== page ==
PRESS DIGEST-New York Times business news - Aug 1
Aug 1 (Reuters) - The following were the top stories on the New York Times business pages on Wednesday. Reuters has not verified these stories and does not vouch for their accuracy.
* Unemployment in the countries that use the euro remained at a record high in June, official figures showed, underlining the debilitating effect of Europe's continuing debt crisis on its economy.
* UBS AG reported a 58 percent decline in its net profit for the second quarter as a fall in investment banking income weighed on the Swiss bank. UBS's investment banking unit was also hit by a $356 million loss connected to the botched Facebook Inc's initial public offering.
* Google Inc announced that it had agreed to acquire Wildfire, a social media marketing firm, for an undisclosed sum.
* A federal jury cleared Brian Stoker, a former midlevel Citigroup Inc executive, of wrongdoing in connection with the bank's sale of risky mortgage-related investments at the peak of the housing boom.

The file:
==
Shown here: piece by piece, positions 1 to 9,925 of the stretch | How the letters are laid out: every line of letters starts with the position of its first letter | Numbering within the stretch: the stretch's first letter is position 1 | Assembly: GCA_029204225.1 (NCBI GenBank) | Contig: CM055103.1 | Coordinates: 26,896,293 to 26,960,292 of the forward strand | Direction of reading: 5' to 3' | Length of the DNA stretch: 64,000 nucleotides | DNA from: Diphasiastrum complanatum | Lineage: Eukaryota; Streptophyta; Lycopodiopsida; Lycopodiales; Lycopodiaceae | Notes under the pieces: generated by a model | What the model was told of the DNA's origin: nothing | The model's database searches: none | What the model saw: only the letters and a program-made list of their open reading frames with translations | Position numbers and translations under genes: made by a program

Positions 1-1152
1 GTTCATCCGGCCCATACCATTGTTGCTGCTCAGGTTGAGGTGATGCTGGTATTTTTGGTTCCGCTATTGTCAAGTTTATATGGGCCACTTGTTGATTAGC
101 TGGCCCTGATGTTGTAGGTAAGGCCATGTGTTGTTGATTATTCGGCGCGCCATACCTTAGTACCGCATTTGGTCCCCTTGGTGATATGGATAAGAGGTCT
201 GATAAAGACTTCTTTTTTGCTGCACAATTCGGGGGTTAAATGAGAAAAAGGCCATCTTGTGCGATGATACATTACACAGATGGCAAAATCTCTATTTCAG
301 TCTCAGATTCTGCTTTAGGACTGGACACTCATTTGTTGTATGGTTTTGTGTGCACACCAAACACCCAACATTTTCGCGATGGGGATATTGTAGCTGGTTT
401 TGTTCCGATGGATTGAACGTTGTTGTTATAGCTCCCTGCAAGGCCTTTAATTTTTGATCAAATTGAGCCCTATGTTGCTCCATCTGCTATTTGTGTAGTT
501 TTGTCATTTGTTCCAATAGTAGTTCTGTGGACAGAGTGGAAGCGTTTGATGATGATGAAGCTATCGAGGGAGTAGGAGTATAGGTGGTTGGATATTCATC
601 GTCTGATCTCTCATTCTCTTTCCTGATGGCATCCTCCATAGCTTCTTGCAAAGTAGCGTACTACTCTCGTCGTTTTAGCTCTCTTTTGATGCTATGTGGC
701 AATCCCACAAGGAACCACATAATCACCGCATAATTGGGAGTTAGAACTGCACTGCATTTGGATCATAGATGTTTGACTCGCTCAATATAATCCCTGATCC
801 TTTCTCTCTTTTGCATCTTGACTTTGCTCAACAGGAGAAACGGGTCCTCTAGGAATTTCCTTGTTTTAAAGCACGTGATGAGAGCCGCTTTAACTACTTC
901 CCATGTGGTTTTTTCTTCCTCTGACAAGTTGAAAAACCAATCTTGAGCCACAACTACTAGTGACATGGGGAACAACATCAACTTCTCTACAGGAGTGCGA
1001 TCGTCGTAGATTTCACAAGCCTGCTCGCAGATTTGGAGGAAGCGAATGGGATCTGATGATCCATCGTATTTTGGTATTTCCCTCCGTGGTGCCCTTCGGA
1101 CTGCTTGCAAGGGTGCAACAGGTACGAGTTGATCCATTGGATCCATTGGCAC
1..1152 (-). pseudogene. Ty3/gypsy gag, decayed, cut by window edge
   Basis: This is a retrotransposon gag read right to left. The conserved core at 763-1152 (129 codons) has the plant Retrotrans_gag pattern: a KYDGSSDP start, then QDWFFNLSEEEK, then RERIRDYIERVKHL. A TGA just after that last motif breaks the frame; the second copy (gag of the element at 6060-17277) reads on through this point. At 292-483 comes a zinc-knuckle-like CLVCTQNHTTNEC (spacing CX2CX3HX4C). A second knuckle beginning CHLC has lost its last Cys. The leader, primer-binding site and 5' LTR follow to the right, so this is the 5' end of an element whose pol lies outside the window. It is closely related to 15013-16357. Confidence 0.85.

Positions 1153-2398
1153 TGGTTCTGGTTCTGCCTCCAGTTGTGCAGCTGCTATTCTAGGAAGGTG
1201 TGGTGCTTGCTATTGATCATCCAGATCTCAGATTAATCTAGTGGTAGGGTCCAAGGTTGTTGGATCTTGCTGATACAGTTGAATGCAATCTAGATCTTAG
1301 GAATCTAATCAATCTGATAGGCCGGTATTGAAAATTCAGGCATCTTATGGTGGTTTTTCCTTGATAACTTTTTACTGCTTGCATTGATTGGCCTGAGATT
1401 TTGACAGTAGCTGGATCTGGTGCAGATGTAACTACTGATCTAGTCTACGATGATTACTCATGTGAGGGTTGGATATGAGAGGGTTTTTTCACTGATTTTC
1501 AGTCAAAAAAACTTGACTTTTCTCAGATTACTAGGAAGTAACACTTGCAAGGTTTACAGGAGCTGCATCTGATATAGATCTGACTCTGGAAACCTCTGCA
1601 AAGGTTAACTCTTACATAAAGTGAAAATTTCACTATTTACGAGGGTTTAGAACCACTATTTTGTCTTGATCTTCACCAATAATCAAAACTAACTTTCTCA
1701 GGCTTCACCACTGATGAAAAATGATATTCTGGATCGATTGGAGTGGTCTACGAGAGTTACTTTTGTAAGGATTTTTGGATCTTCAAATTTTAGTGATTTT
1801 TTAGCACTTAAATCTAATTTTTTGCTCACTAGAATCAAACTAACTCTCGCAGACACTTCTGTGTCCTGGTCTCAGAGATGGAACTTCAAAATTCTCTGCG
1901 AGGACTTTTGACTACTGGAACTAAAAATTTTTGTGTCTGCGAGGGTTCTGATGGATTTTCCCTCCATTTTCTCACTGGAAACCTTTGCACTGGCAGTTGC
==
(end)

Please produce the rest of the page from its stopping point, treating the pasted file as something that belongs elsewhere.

* Metro-Goldwyn-Mayer Inc plans to buy out Carl Icahn's entire stake in the film studio for about $590 million, as preparation to eventually go public, a person briefed on the matter said.
* Two of the world's largest poker companies, PokerStars and Full Tilt Poker, agreed to pay hundreds of millions of dollars, some of it to be reimbursed to online gamblers, to settle federal money laundering and other charges, the United States attorney for the Southern District of New York said.
* As concerns rise about the state of America's cities and the bond markets where they raise money, federal regulators called for broad reforms, while noting that some of the most rudimentary changes would require an act of Congress.
* The independent federal agency that administers Fannie Mae and Freddie Mac said that it would not let the mortgage companies offer debt forgiveness to borrowers, again rejecting the entreaties of the Obama administration.
* On Tuesday, India suffered the largest electrical blackout in history, affecting an area encompassing about 670 million people, or roughly 10 percent of the world's population.
* A leading Indian television network, New Delhi Television Ltd, or NDTV, has sued the Nielsen Company, accusing its Indian unit of providing "false, fabricated and manipulated data" on TV ratings for almost a decade.
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